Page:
So, I Read This Book Today

Editing, Proofreading, Reviewing and Other Stuff



Review – BSI: Bureau of Supernatural Investigation by C. J. Pinard #DNF

BSI: Bureau of Supernatural Investigation (An Enchanted Immortals Novella)I was so excited to get BSI for free on Amazon. I love “Supernatural Cop” stories, and this sounded right up my alley. Sadly, I was disappointed. The editing of the book is horrendous. It is filled with misused words, bad punctuation, and every other sort of editorial and writing mishap I can think of. It is curious that books this badly edited are still gaining five-star ratings? I see the author has several books out on the market, so possibly it is the “Gray” conundrum – a book or author is popular with a group and suddenly they can do no wrong? I would hate to think that readers these days are so inured to bad writing that they simply overlook the fact that books are poorly written and edited. That reflects poorly on readers and writers everywhere. I find it difficult to believe that writers simply don’t care about the quality of their work, but I am sadly led to believe that this is the case based on clear evidence from the number of sloppy presentations I have been subjected to over the last months.

Oh, and BTW? Fingerprinting was being used in 1858. Sir William Herschel, the British Administrator in District of India, began requiring both fingerprints and signatures on contracts. In 1891 Juan Vucatich of the Argentinean Police Force began using fingerprints for identification of criminals. In 1892, Sir Francis Galton published the first book on fingerprint analysis, setting up a system that was known for the next century as “The Galton System.” These are just a few of the highlights of the history of fingerprinting as a criminalistics tool. It wasn’t something “New” in 1946. If you are going to write about technical issues, please do your research?

This book had potential, but to my great disappointment it was not realized and I finally gave up and DNF.

I Have Editing Time Available!

I have editing time available in July and August. Everyone I have been working with is writing, traveling, or simply taking the summer off, so July and August are available. Please contact me for samples of my work, or see listings for the works of Susan Bliler, M.K. Clinton, Michael AngelMarigold Deidre Dicer, J.K. Walker and Erich Penhoff for a few of the books I have worked on. I have also been police and forensics research assistant and proofreader for Mark Henwick on his Bite Back Series; police and forensics research assistant on a British play yet to be published; police, forensics, language and location consultant for Nicole Loughan on her Saint series; English language translator on an Eastern European novel yet to be published; translator and editor for Armenian author Ella Adamian, and have beta read for several authors, including Meghan Ciana Doidge on her amazing Dowser Series.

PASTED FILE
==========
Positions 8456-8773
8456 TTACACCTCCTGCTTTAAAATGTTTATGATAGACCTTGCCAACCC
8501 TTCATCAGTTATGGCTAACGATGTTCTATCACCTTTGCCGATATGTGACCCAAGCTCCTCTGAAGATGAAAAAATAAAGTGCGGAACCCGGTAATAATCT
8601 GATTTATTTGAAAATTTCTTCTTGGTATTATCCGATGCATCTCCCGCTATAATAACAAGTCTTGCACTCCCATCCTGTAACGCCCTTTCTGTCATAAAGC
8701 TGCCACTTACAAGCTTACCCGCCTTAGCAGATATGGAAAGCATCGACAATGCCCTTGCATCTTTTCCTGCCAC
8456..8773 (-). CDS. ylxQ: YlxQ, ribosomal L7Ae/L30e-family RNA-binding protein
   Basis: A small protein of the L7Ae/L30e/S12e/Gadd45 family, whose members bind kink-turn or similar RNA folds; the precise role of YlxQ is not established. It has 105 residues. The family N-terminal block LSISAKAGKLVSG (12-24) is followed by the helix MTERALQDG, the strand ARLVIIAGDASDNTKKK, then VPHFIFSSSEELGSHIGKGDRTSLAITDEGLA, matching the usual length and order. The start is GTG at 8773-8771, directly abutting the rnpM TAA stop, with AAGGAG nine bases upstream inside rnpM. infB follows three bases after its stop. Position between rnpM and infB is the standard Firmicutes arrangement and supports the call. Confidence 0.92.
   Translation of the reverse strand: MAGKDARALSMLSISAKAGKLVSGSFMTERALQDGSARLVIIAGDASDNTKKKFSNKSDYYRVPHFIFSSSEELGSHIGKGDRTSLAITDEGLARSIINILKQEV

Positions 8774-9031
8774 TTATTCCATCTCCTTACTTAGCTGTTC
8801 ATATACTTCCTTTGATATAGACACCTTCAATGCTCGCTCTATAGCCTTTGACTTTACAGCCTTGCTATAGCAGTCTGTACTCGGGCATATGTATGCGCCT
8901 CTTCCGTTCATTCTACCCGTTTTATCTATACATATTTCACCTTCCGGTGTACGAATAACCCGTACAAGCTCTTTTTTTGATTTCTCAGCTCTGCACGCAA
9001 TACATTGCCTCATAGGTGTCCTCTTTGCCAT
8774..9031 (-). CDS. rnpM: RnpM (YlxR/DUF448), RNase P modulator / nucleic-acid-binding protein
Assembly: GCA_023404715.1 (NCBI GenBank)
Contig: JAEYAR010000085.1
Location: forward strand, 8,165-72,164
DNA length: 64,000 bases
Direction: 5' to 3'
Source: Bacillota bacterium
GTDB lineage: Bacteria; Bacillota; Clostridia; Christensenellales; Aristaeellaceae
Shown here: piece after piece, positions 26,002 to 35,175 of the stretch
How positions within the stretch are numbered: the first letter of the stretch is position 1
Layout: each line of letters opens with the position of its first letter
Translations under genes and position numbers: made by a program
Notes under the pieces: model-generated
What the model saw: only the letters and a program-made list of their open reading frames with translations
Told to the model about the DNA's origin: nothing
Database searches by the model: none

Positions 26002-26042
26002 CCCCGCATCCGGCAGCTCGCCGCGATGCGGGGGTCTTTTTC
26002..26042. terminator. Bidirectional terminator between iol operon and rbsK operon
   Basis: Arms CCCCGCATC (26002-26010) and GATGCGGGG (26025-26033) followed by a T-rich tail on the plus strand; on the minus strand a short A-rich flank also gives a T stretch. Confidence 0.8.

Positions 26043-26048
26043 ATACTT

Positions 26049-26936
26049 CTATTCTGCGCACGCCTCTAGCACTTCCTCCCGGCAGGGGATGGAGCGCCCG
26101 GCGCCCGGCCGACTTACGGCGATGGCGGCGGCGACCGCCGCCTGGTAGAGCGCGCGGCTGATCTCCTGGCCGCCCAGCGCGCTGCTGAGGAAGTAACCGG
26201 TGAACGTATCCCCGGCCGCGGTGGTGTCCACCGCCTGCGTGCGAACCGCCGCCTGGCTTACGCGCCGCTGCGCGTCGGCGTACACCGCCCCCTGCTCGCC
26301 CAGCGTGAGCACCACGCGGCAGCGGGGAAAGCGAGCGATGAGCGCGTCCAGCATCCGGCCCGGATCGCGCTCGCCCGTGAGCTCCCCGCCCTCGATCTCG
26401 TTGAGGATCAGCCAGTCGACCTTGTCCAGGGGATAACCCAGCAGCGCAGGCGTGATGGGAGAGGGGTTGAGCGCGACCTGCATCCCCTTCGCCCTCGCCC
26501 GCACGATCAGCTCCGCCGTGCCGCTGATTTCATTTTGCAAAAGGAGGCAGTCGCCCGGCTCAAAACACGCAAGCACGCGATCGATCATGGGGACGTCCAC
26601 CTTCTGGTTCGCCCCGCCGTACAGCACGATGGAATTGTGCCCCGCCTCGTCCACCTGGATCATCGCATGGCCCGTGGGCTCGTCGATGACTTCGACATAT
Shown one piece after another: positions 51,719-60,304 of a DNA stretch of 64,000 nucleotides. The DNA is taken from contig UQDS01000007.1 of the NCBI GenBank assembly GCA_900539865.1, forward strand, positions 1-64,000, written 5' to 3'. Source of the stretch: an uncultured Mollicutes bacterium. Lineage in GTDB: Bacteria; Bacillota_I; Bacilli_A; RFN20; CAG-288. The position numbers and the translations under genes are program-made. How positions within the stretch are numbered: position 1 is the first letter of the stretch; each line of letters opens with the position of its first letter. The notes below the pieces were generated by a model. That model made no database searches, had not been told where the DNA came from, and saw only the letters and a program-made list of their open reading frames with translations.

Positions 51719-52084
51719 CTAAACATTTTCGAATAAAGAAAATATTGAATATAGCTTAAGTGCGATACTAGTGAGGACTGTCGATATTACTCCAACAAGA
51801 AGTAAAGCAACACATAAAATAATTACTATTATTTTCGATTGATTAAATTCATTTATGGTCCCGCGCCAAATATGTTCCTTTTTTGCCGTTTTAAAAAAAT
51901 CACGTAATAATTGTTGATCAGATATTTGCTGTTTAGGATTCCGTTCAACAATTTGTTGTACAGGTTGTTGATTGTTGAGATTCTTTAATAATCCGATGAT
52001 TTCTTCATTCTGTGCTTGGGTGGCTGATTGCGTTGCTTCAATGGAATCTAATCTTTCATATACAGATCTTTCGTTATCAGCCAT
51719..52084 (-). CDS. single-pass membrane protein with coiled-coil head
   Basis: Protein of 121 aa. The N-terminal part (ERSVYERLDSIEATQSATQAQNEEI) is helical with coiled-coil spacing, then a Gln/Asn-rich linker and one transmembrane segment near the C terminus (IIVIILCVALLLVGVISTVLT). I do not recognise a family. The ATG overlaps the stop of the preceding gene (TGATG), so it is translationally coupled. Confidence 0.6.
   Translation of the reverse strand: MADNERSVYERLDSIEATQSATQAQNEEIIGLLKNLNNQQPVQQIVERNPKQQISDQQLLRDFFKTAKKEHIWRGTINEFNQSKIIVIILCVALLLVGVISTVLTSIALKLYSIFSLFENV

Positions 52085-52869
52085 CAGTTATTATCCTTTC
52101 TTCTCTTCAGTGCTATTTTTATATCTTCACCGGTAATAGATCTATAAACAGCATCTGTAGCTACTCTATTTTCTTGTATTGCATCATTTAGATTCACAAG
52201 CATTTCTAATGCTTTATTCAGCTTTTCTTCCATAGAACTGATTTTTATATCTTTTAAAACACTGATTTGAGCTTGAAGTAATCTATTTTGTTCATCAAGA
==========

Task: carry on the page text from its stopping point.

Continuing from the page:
Why look like this?

When you can look like this?






And your readers can look like this:

Instead of this?

don't tell meHere’s Something To Think About

Don’t worry – it’s not just Indie Writers who have problems with editorial issues! I just read a three book series by a “Known” author, WITH a publisher, and found over eighty-five spelling, word usage, continuity, and formatting issues!!! It became an obsession after a bit – how many could I underline while just doing a bit of reading, not actually editing?! Those were just the ones I notated – there were a lot more – but I got bored.

Why spend your time agonizing over editing when you can be putting your heart and soul into writing your next book? The competition for writers since the advent of self-publishing is fierce. Putting out your very best product is one way to catch your readers attention and keep it. And maybe even catch yourself a publishing house?

Some say your first eight words must catch your reader’s attention, or to keep their attention, some purport a specific number of seconds, from seven to thirty. Whichever you believe, you must believe that your work is not only important to you, it is important to your readers. Your work is their escape, a world where they can pursue their interests, no matter the genre. They can leave this world behind for one that engages their mind and heart. So many things make up a truly good book. Clear writing, character development, world building. And good editing!

Why don’t you let me help you with that?

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